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Original Issue



In the aftermath of the U.S. Football League's signing of Herschel Walker, the powers-that-be in pro and college football were falling all over themselves to reaffirm their fealty to the notion that the pro leagues shouldn't traffic in players with college eligibility. The USFL said that its violation of that tenet in signing Walker was an "exceptional case," the NFL expressed the hope that it wouldn't have to stoop to the USFL's level and raid the campuses, and college coaches were so distraught about the USFL's supposed treachery that some schools and conferences promptly declared the league's emissaries personae non gratae. Mississippi State Coach Emory Bellard went so far as to call Walker's defection to the USFL "the single worst thing that has happened to college football since its inception."

Curiously, nobody seemed able to agree on just why the spiriting away of still-eligible college players might be so bad. Two common explanations were that the practice would 1) interfere with the players' education or 2) undermine the stability and financial health of college football. The first fear was expressed by a number of college coaches as well as the Dallas Cowboys' Tom Landry, who protested the USFL's signing of Walker by saying, "We've got to have the players with their college educations so they can move into their careers [outside football]." The second was voiced by NFL Commissioner Pete Rozelle. "Colleges are having financial problems," he said. "To many, football is the main source of revenue. This is most unfortunate."

With all due respect for Landry's avowed concern for academics, however, only 29% of NFL players have earned college degrees, and college coaches are being downright presumptuous in invoking educational considerations. These are the selfsame gentlemen who steer their players into jock curricula that don't lead to degrees, the better to encumber them with 30 or more hours a week of practice, weight training, football-related travel, chalk talks and film sessions. If their players didn't have to devote so much time to the pigskin, of course, more of them might wind up with sheepskins.

The contention that the luring away of still-eligible collegians would cause financial hardship or otherwise disrupt the college game is also unconvincing. The loss of some of these players might slightly diminish the overall quality of college play and in some cases give schools less time to cultivate and exploit the name value of their biggest stars, but it wouldn't affect the competitiveness and esprit that are most responsible for college football's appeal. In the dozen years since Spencer Haywood went to court to force the NBA to drop a similar ban against signing players with eligibility remaining, college basketball has enjoyed unprecedented popularity.

But the college football establishment believes its sport merits special treatment, and that's good enough for the pro leagues, which use the colleges as a farm system and, notwithstanding the USFL's signing of Walker, don't want to offend the college coaches if they can help it. The resulting arrangement, rigged as it is to keep players from entering the job market before exhausting their eligibility, is collusive and quite likely illegal. It should further be noted that while thus holding their football players to four-year commitments, the colleges themselves are careful to make only one-year commitments; NCAA rules specify that athletes receive one-year scholarships renewable on a yearly basis—at the discretion of the colleges.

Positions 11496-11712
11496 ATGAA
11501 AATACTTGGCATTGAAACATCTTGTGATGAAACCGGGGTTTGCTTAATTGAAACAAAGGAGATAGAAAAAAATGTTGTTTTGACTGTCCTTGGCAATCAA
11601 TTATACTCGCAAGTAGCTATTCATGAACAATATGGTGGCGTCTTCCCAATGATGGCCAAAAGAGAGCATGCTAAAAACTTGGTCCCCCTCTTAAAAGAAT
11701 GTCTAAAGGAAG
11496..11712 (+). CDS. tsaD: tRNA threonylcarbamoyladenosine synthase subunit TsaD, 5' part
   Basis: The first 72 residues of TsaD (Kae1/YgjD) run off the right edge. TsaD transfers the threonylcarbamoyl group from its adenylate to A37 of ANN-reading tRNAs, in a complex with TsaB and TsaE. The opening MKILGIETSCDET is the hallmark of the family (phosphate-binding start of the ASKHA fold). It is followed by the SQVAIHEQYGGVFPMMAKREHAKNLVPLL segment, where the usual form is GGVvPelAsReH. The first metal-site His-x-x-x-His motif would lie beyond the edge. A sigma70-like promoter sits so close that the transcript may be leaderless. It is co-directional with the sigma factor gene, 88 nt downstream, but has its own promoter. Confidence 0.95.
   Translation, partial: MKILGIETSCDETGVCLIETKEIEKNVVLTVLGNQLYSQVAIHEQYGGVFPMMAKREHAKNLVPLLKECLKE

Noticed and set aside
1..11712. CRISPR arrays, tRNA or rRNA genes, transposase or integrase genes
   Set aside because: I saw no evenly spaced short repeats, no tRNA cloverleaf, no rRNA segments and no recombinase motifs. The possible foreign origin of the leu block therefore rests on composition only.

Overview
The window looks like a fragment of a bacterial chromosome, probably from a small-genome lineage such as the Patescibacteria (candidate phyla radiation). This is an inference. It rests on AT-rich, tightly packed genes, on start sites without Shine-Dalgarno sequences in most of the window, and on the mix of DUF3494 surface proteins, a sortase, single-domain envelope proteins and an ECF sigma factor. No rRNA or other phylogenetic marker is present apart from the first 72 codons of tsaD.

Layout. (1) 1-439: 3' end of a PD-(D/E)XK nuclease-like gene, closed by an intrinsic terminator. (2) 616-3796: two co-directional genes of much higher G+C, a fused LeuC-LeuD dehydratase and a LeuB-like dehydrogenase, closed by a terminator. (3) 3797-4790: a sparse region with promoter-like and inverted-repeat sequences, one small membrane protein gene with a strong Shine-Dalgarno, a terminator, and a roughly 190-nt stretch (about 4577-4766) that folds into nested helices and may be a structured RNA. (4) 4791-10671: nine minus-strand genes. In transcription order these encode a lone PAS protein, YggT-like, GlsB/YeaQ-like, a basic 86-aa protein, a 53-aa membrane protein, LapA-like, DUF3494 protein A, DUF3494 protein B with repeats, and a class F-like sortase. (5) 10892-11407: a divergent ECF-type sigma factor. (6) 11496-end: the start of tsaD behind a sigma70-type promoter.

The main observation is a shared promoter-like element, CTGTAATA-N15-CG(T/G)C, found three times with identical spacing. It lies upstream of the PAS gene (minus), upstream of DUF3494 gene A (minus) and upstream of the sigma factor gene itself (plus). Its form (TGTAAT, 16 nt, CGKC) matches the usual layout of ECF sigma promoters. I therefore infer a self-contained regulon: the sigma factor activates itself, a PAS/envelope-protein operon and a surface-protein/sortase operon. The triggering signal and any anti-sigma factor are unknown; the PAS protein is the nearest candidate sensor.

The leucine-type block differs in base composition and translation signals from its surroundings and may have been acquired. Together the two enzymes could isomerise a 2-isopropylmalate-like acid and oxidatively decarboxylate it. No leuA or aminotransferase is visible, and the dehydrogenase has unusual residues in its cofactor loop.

This exploitative situation is dramatized by the case of 27-year-old Willie Young, an Army veteran and father of five who was a standout defensive end as a freshman at Illinois in 1981 but quit school last summer and joined the Winnipeg Blue Bombers of the Canadian Football League. Young had first signed with the USFL's Chicago Blitz, but then backed out of the deal. The league has since said that it would have disallowed his contract anyway because of its hands-off-underclassmen policy, which is patterned after the NFL's long-standing rule. If Young decides at some future juncture that he'd rather play pro football in the U.S. than in Canada, he may have to be patient. As things now stand, because he dropped out of college, the NFL and USFL wouldn't draft him until a year after his class graduates, at which time he'll be 30.


At Fenwick High in Oak Park, Ill. the four Barron brothers were all varsity swimmers, but because the eldest, Jimmy, graduated the year before the youngest, Tom, arrived as a freshman, they weren't all on the team at the same time. But that changed at Iowa State, where first Jimmy enrolled, followed by Mike, Timmy (after transferring from Illinois) and Tom. Because Jimmy was red-shirted for one year, all four boys wound up as Cyclone teammates this season, and Coach Bob Groseth got the idea of entering them as a 400-yard medley relay team in a dual meet against Northwestern in Evanston, a short drive from the Barron family's suburban Chicago home.

To make the brotherly relay a reality, Groseth had to switch Jimmy, the most gifted of the Barrons and normally a breaststroker—he placed 12th in the 200-yard breaststroke in the 1980 NCAAs—to another stroke. Groseth decided that the 22-year-old senior would lead off in backstroke, followed by Tom, 18, a freshman, in breaststroke; Tim, 19, a sophomore, in butterfly; and Mike, 21, a senior, in freestyle. When the meet began, most of the 100 fans on hand seemed to be friends or relatives of the Barrons. Everybody cracked up when the P.A. announcer introduced the Iowa State medley relay entry by declaring "In Lane Three, Jim Barron, Tom Barron, Tim Barron and Mike Barron." But what the brothers called the Big Barron Relay quickly turned into the Big Barron Botch-up. Iowa State's unique foursome built a nice lead, and Mike hit the touch pad well ahead of the Northwestern anchorman, but the officials, ruling that Mike had left the block too soon in starting his leg, disqualified the Cyclones, giving the Wildcats the victory in 3:53.74.